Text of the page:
And what of the issues of god, gays, guns, and abortion? Prejudice dies hard. But it is possible for people to agree to disagree. The left should not seek to limit anybody's freedom to worship their god in whatever way they wish (as long as our choices to do the same or not worship any god). The issues of gays, guns, and abortion are more complex (and I realize that it is easy for me to say that because I am not gay nor am I a woman), but I suspect that they only have the power they do to divide because the American Taliban have exploited them. There are many religious leftists who are quite unafraid of gays and understand the occasional inevitability of aborted pregnancies. Likewise there are those that are religious conservatives who are quite willing to live and let live. I suspect that most of the followers of the religious right are easily liberated from such superstition and prejudice if we could only learn to respect them as human beings.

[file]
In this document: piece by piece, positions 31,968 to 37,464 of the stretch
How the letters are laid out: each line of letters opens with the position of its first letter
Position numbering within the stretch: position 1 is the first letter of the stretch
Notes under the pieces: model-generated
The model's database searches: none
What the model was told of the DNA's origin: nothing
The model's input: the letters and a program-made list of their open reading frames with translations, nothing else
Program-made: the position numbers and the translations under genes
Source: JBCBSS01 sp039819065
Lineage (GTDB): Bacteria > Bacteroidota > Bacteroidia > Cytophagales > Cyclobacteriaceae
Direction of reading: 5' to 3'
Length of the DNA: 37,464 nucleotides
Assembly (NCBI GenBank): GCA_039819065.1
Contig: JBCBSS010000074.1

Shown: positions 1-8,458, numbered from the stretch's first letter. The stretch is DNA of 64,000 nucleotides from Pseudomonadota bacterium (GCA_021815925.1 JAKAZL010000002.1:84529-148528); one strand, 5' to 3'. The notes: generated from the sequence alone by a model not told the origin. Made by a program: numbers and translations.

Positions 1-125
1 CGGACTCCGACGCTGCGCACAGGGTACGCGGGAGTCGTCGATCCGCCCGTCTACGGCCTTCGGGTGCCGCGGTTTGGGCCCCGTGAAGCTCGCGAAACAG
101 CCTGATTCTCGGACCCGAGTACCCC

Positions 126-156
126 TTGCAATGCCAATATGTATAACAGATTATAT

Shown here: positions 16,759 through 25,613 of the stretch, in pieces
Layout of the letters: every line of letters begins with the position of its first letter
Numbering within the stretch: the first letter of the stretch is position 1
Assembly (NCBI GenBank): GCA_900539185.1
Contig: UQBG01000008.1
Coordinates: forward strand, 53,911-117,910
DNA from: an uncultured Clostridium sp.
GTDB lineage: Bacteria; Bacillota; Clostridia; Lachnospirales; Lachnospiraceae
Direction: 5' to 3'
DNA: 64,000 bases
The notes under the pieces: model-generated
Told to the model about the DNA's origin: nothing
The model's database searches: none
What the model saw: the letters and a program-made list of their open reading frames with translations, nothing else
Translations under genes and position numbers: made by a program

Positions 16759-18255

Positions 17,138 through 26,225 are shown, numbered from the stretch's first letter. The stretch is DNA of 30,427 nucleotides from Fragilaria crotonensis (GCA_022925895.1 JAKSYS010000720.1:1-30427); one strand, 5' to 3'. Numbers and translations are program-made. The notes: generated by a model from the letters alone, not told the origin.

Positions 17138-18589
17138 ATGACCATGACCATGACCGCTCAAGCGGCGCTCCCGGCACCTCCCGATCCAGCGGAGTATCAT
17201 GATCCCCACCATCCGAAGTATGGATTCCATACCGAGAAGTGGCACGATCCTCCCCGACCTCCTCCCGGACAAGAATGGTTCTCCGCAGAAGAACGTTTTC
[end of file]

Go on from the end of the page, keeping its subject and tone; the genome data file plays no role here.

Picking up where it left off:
Such a future is not a guarantee nor is it by any means easy. However if we dedicated ourselves to it, we could turn the red states a deep green and utterly break the back of the American Taliban. We would go a long way towards restoring the American economy, rebuilding the labor movement, decentralizing power, and protecting the environment as well. It would undermine many incentives for terrorism, whether from our own government (because other countries would likely also decentralize their energy systems as well) or any perceived threat of "Islamic" terrorism. It certainly would undermine most possibilities of "Christian" terrorism as well. In ten to twenty years we could make the religious right as irrelevant then as Stalinism and overt Nazism are today. It would be a form of libertarian, grassroots socialism that relies on a much freer market than anything promised by contemporary capitalism. It would really be brought on by a wind of change.